Josh Marshall

Josh Marshall is editor and publisher of TalkingPointsMemo.com.

Articles by Josh

Tom DeLay, New Jersey's Mike Ferguson's got your back.

After a bit of hemming and hawing, Ferguson staffers have told a number of TPM reader-constituents that Ferguson voted for the DeLay Rule.

Maybe the $10,000 he got from DeLay's leadership PAC helped put the issue in a clearer light.

Late Update: Contrary to the number I noted above, the list of ARMPAC giving at the Campaign for America's Future (CAF) website lists Ferguson as the single biggest recipient of DeLay largesse in the entire congress -- clocking in at a whopping $42,403. You might say he got the largest largesse. Looking at the CAF chart, I'm not sure what explains the discrepancy between this number and that provided by the Center for Responsive Politics (CRP), which I listed above. The CRP number is for the 2004 giving cycle. So I assume the $42,403 includes the previous two cycles Ferguson ran in (2000 and 2002). In any case, no wonder Mike Ferguson's got DeLay's back. He's already in the guy's pocket so it's not far to travel.

It seems that Illinois Congressman Henry Hyde couldn't make it to the House GOP caucus meeting to vote up or down on the DeLay Rule. No definitive word yet on whether he supports the rule or not.

The same goes for California's Richard Pombo. Pombo staffers are telling constituents he couldn't make it to the meeting either. No one can find out if he has a position on the DeLay Rule.

Rush Limbaugh's hometown congresswoman coming out against the DeLay Rule?

The Southeast Missourian seems to be saying that Jo Ann Emerson is in the Shays Handful.

Here's the update they put up this evening ...

House Majority Leader Tom DeLay would retain his leadership post even if indicted by a Texas prosecutor under a GOP rule change opposed by a minority of Republicans, including U.S. Rep. Jo Ann Emerson of Cape Girardeau.

"I think that it sets a bad example," Emerson said today from Capitol Hill. "I just don't think that it passes the smell test."

For more on this story, read Saturday's Southeast Missourian.

We'll stand by for the big news in <$NoAd$> tomorrow's paper.

One surreal element to the drama over the DeLay Rule is that practically every member of the Republican House caucus is arguing that Ronnie Earle's grand jury investigation into the DeLay Machine is so dubious on its face that it is presumptively partisan and illegitimate in nature.

Meanwhile, while that's going on, and Rep. DeLay is volubly proclaiming vindication, on the other end of the Capitol you've got the hearings into the rapidly expanding 'Indian gaming' scandal in which two chief capos in the DeLay Machine have had to take the fifth on every question they're asked.

(Actually, it might be better to say 'soldiers' than 'capos'. I don't have my org chart in front of me.)

For some insights into what the scandal's about, see this article by Lou Dubose in the Texas Observer. And for helpful running commentary on the matter, stop by our friend Marshall Wittman's BullMoose blog. Finally, for a good primer on how the DeLay Machine works, see this article by Nick Confessore.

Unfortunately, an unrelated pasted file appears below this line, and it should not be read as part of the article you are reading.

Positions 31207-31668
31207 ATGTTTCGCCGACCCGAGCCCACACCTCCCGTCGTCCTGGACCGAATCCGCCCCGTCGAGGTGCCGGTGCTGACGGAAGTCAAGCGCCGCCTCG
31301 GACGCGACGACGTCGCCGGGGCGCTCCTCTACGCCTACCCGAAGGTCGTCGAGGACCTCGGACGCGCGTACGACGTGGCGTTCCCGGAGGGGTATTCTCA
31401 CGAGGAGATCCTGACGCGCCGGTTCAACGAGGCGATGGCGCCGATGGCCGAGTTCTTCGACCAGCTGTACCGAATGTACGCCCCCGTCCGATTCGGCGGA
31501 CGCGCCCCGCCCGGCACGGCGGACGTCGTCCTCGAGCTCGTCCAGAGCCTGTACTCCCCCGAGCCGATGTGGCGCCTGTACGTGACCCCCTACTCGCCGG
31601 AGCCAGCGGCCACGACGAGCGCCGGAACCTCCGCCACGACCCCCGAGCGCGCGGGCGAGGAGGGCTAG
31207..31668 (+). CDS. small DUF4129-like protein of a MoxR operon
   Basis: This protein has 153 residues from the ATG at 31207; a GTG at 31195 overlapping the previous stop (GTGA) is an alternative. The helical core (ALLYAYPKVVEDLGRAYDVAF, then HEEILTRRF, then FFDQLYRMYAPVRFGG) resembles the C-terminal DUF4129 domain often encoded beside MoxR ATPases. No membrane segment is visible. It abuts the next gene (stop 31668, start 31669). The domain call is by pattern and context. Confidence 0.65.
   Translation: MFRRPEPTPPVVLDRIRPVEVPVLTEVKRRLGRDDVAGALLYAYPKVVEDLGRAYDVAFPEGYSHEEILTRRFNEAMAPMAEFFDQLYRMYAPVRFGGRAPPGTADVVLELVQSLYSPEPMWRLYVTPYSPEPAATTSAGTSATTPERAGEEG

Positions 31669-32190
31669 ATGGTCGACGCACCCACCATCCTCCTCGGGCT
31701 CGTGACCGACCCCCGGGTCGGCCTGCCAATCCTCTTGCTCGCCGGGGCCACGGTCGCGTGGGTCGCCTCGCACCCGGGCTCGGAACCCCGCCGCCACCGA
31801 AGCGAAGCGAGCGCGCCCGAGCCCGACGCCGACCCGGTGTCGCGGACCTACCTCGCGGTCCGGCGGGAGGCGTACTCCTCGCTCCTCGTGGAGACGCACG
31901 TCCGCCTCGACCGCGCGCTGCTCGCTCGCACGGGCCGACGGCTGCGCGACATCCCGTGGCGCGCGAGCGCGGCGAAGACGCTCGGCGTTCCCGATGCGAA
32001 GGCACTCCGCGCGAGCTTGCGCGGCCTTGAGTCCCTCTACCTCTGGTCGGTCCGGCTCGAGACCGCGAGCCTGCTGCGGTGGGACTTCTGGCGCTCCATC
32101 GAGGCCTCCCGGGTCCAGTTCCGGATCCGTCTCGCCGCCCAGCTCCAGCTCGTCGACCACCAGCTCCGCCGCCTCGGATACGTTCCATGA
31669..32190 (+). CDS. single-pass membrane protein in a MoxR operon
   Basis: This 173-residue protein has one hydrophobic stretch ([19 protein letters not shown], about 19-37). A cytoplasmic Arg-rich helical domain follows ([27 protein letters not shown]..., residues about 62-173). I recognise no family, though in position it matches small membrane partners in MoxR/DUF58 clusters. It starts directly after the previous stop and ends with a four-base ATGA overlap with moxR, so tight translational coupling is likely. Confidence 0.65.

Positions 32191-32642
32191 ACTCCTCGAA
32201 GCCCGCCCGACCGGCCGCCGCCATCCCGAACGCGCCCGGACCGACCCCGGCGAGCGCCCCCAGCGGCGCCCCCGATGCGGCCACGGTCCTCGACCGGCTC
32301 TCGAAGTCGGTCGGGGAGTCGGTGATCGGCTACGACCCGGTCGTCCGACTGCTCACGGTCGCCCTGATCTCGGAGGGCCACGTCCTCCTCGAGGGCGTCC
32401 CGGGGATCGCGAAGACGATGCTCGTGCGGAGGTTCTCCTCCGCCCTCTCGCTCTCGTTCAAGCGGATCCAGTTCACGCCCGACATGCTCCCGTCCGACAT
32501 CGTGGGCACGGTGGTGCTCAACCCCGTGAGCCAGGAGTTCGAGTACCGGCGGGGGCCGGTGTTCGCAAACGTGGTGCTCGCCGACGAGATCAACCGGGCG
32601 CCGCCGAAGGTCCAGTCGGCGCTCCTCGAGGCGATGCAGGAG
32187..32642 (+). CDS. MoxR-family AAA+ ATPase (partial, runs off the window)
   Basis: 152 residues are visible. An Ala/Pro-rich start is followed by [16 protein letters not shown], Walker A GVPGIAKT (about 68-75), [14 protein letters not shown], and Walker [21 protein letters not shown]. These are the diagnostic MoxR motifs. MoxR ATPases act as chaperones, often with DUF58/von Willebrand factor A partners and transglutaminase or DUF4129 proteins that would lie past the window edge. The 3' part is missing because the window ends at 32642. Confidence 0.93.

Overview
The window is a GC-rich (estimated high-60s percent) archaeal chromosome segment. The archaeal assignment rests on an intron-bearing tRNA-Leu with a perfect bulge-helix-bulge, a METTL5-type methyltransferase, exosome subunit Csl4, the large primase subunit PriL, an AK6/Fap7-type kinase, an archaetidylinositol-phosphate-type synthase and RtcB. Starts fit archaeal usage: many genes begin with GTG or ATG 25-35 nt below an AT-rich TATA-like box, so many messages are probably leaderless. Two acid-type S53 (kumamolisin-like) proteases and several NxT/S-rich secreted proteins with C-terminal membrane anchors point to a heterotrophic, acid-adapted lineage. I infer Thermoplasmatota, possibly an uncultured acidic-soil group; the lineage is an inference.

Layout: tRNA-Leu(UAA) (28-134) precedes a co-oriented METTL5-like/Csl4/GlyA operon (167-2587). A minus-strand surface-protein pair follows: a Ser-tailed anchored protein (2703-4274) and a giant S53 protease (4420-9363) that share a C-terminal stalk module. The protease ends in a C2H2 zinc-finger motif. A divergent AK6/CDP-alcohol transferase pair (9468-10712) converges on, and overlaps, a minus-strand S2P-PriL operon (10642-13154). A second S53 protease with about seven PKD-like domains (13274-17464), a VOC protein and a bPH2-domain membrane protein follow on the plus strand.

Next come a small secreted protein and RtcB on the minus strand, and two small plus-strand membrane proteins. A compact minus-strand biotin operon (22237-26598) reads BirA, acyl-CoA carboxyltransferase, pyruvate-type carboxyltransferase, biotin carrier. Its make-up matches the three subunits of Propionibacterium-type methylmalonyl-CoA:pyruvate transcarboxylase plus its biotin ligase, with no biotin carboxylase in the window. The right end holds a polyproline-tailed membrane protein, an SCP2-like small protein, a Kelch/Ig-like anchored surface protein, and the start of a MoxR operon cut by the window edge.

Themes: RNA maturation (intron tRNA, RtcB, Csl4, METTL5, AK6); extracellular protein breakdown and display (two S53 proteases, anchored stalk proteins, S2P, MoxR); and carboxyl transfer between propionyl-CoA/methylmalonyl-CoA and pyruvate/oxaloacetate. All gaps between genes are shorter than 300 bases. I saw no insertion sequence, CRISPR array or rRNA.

House Ethics Committee round-up ...

There are five Republicans on the Ethics Committee (and five Dems).

Of those, Chairman Joel Hefley of Colorado is in the Shays Handful. He voted against the DeLay Rule. Missouri's Kenny Hulshof is in there too.

Ohio's Steven LaTourette is telling constituents that he's in the Shays Handful; but as of yet we've seen no press reports that confirm this.

As we reported earlier today, Illinois Congresswoman Judy Biggert seems to be hanging tough with the 'private vote' line, refusing to say how she voted.

We had Washington state's Doc Hastings down as a letter-writer. But late this afternoon we received word that a Hastings staffer told at least one constituent that Hastings supported the DeLay Vote but wouldn't reveal how he voted because it was a 'secret' vote. (I guess he sort of wanted to mix up the categories a bit.) If anyone hears more on Hastings, let us know.

Washington state's Doc Hastings is not only a member of the House Ethics Committee. We had him down as a letter-writer. But now we're hearing that while he won't disclose how he voted because it was a 'secret' vote that he does support the DeLay Rule.

If other Hastings constituents have gotten a clearer word, please let us know.

As of yet, we haven't seen any press reportage about how Hastings voted.

Couldn't make it.

Illinois Congressman John Shimkus couldn't make it to the GOP House caucus meeting. So he didn't vote on the DeLay Rule.

His staff is telling constituents that he he has no position on the matter.

So far, there seems to be no press reportage on Shimkus and the DeLay Rule.

We had Michigan's Joe Knollenberg down as a letter-writer. But now we've heard from two constituents who tell us that under determined questioning, Rep. Knollenberg's staff concedes that he did vote for the DeLay Rule. So far, we've seen no press reportage about how Knollenberg voted. But we'll let you know if we see any.